Photo slideshow from Jon Candy
Once or twice a season the Academy Under 18 side gets the chance to lord it on the big stage which is Cardiff City Stadium instead of slumming it on what can often resemble windy wastelands at Leckwith Stadium or Treforest.
Often in the past, our kids have not coped well with this step up, but they certainly did last night as they almost managed to raise the body temperatures of the watching spectators (the nearly full car park outside the main entrance suggested it might have reached four figures) to about 50 degrees Fahrenheit by coming up with was was probably the most noteworthy result for our youth team since they beat Manchester United 5-1 in 2007. I suppose there’s been a score of Cardiff 6 Swansea 1 at some level in the long history of matches between the two South Wales rivals before, but it’s certainly never happened at senior level and last night’s win came as a complete shock because the Under 18′s have hardly been racking up the wins lately (there had been only one of them since the end of October).
Yet, the final score didn’t flatter them at all – in fact, you got the impression that they eased off somewhat after racing into a 5-0 lead after 47 minutes. The game started with a bitterly cold wind blowing through the stadium (unusual for the new ground which is designed in a way which normally reduces the impact of the strongest of gales), but it never became too much of a factor because both sides tried, by and large, to keep the ball on the deck. In the first few minutes Swansea did a pretty passable impression of their first team as they dominated possession, but that spell was broken, and never returned, once visiting goalkeeper Oliver Davies’ weak kick out landed at the feet of Theo Wharton some thirty five yards out and he struck an immediate shot which forced Davies into a diving save. City almost scored from the resultant corner, but they weren’t to be denied for long and took the lead after ten minutes when my Man of the Match Tommy O’Sullivan cleverly worked himself some space and placed a fine left foot shot from the edge of the penalty area high up into the net beyond Davies.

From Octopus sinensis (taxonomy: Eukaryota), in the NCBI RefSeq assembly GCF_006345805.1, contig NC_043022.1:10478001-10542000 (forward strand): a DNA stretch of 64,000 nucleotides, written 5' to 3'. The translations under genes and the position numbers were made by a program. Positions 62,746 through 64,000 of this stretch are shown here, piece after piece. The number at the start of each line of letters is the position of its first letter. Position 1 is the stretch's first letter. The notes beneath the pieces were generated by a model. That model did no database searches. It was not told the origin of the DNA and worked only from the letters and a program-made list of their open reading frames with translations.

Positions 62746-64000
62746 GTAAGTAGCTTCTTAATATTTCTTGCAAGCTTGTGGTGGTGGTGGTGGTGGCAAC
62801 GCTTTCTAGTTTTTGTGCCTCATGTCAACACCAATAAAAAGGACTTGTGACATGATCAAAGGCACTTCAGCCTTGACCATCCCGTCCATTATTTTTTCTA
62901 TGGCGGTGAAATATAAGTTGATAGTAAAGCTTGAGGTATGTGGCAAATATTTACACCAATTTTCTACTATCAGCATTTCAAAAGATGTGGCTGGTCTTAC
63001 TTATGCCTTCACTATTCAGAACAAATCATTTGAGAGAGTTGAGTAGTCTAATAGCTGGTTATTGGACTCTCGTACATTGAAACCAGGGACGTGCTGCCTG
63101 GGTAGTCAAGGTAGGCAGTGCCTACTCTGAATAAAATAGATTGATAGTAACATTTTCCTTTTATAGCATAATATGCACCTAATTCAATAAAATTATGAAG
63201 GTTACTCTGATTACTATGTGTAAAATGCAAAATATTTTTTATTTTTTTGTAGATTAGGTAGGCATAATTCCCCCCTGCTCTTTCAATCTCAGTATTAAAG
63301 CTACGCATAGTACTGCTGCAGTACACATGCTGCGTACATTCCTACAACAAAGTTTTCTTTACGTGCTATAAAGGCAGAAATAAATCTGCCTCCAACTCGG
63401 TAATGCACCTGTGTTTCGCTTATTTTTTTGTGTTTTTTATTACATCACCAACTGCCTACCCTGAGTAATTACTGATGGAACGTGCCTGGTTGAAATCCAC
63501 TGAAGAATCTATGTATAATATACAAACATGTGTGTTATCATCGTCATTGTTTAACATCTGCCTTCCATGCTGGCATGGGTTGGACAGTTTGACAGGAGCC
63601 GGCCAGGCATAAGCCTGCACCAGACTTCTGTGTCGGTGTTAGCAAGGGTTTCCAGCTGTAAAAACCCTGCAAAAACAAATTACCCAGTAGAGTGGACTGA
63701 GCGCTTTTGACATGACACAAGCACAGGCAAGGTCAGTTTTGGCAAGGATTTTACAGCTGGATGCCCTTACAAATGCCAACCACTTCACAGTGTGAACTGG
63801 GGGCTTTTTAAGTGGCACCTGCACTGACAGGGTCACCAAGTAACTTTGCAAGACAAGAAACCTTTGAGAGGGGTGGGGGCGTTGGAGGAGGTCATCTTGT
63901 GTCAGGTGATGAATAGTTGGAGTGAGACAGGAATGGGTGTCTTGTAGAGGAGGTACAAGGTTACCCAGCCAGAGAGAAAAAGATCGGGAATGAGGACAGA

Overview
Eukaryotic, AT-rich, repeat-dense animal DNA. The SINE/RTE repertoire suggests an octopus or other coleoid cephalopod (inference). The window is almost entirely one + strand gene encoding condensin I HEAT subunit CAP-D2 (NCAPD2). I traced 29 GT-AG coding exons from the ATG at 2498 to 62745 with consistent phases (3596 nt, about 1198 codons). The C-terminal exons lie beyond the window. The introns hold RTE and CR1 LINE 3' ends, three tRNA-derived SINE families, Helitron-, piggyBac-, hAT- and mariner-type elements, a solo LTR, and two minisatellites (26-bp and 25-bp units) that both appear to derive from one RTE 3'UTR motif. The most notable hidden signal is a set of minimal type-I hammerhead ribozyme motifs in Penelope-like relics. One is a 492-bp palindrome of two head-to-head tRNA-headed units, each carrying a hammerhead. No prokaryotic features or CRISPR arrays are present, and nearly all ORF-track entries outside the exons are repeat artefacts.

Three minutes later the lead was doubled – new signing Rhys Healey had already shown that he possessed a decent long throw and his second one saw Josh Yorwerth, I think it was, glance a header home as Davies rued his decision to come off his line to deal with things. It wasn’t all one way traffic, a fluent move down their left by Swansea ended with a close range shot which beat David Richards in the Cardiff goal, but flew inches wide and about ten minutes later, captain Kane Owen was grateful to centreback Curtis Watkins for a great block of a goalbound shot after he had lost possession by the corner flag.
Four goals behind at the interval, Swansea might have entertained hopes of “winning” the second half, but even that consolation looked beyond them when Anthony Bell made it 5-0 with a crisp left foot shot from twenty yards after Healey had been dispossessed in the act of shooting. As mentioned earlier, the match tended to meander along after this – Healey probably should have scored when Bell put him through, but Davies made his best save of the night to foil him and Swansea cashed in on what appeared to be some confusion in the City ranks as to who was supposed to be playing where after Yorwerth and Wharton were replaced by Ben Watkins and Thomas James around the hour mark, when centre forward Alex Samuel scored from point blank range following a corner.
Cramp became a factor for some City players as the effects of playing on such a big pitch for, perhaps, the first time in their lives were seen – Bell was replaced by Jay Bowen and right winger Dane Griffiths was switched to centre forward as he found the going tough. However, Healey, who had moved to the right to accommodate this change, then broke forward as the game went into it’s last ten minutes and put over a fine low cross which Griffiths swept home to complete the scoring. I thought City’s dominance stemmed from their central midfield trio – Bradley Williams was strong, hard working and technically good, but it was Wharton and O’Sullivan, with their ability to beat their opponent in confined spaces and pass the ball effectively and accurately, who really took the eye. Both of these players are now used as much by the Under 21 side as they are by the Under 18′s and, at times, O’Sullivan in particular has found it hard to cope against bigger and stronger opponents, but they have shown before that they were both good players at this level and the benefits of performing regularly at the next step up were clear here – they were a class apart.
Finally, a word on our signing from Connahs Quay, Rhys Healey – based on this one showing, I think his former manager was being optimistic when he said he would be challenging for a first team place within a year of signing for us, but his clever movement, surprising strength for his size, neat control and lay off’s and appreciation of what was happening around him say he’s got a chance of making that step up one day.